A day after President Donald Trump's former lawyer implicated his estranged boss in federal court, Sen. Patrick Leahy (D-Vt.) said for the first time that it appeared likely that the president had broken the law.
Vermont's senior senator made the assertion in a brief interview with Seven Days Wednesday afternoon, immediately after addressing the president's mounting legal problems on the floor of the U.S. Senate. "The clouds of criminal conduct surrounding those close to the president are darkening," he said in those remarks.
Leahy was referring to two major developments that came a day earlier: former Trump campaign manager Paul Manafort's conviction on eight counts of tax and bank fraud, and former Trump attorney Michael Cohen's guilty pleas on eight counts of tax evasion, bank fraud and campaign finance violations. During Cohen's appearance Tuesday in U.S. District Court in Manhattan, he said he'd made illegal payments to two women "in coordination with and at the direction of a candidate for federal office," referring to Trump.
Alluding to that allegation, which Trump has denied, Leahy said in his floor remarks, "The president of the United States was effectively identified by his longtime lawyer and confidant as an unindicted co-conspirator in their efforts to commit criminal campaign finance violations."
Asked by Seven Days whether that meant Trump had broken the law, Leahy said in the interview, "It appears he has." The senator added, "We'll let that determination be made by Mr. Mueller," referring to Special Counsel Robert Mueller, who is investigating alleged Russian interference in the 2016 presidential election. "If it happened the way [Cohen said it] did, of course that's breaking the law," Leahy continued. "To use money illegally in a campaign — of course that breaks the law."
Leahy, the most senior member of the Senate Judiciary Committee, declined to say whether Trump should be impeached.
"I think that I'd let the Mueller investigation and the rest of this play out," he said, noting that impeachment proceedings must begin in the U.S. House — and that its Republican majority was unlikely to take action. "The most important thing we can do is let the special counsel finish the investigation."
In his floor remarks, Leahy urged Senate Majority Leader Mitch McConnell (R-Ky.) to take up bipartisan legislation that would protect Mueller's office, and he called on the Judiciary Committee to investigate potential wrongdoing by the president and his associates.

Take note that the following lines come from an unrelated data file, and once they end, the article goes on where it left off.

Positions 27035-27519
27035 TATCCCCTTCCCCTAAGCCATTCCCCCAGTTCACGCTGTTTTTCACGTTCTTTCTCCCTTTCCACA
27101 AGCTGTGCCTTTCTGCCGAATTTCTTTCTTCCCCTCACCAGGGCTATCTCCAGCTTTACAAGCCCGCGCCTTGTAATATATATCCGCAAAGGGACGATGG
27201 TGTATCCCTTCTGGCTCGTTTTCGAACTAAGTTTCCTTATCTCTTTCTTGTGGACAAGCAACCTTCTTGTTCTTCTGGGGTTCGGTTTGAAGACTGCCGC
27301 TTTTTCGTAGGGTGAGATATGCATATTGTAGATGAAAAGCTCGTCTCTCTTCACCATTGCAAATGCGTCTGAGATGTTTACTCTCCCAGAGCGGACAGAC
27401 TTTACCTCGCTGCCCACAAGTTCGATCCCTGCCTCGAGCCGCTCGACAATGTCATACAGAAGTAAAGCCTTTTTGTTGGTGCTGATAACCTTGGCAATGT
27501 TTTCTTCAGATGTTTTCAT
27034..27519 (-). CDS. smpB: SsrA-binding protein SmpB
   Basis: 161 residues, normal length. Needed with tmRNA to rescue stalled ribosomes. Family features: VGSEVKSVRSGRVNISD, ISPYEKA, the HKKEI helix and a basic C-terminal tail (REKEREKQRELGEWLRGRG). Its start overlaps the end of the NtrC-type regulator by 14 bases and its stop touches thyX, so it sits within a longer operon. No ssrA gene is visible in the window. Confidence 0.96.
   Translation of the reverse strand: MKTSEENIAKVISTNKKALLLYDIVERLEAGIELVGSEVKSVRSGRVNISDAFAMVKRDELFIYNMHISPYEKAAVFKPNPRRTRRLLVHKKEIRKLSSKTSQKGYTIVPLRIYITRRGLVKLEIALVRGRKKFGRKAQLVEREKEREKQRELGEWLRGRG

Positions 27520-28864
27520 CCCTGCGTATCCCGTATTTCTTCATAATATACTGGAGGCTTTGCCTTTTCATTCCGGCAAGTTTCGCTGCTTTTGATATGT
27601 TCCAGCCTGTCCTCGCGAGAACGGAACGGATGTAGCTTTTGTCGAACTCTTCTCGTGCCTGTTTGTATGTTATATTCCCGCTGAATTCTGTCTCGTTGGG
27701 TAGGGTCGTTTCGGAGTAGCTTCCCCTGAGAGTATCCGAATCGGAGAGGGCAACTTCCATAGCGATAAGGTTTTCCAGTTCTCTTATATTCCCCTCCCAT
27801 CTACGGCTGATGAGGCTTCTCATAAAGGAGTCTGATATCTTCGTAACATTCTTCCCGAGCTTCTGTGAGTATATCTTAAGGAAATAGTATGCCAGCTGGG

"The Russia investigation is the most pressing national security investigation of our time," Leahy said. "History will judge us harshly if we collectively shrug our shoulders and disregard our constitutional responsibility to oversee the executive branch in this moment."
Neither of Leahy's colleagues in Vermont's congressional delegation could be reached on Wednesday. A spokesperson for Sen. Bernie Sanders (I-Vt.) declined an interview request, and a spokesperson for U.S. Rep. Peter Welch (D-Vt.) said he was on vacation.
In a written statement, Sanders called Tuesday's convictions and pleas "a serious development."
"The American people deserve to know the truth about the 2016 election," Sanders continued. "Congress must make certain that Special Counsel Robert Mueller’s investigation is allowed to go forward unimpeded. Any attempt by the president to interfere or pardon Cohen or Manafort would be a very serious offense."
In his own written statement, Welch called the developments "important victories for the rule of law in America." Cohen's admission, he said, "directly implicates President Trump."
"The most important thing that Congress and the American people can do at this time is ensure that neither the president nor any member of his administration acts to derail this investigation," Welch continued. "Doing so, in my view, would be an impeachable offense."
Disclosure: Paul Heintz worked as Peter Welch’s communications director from November 2008 to March 2011.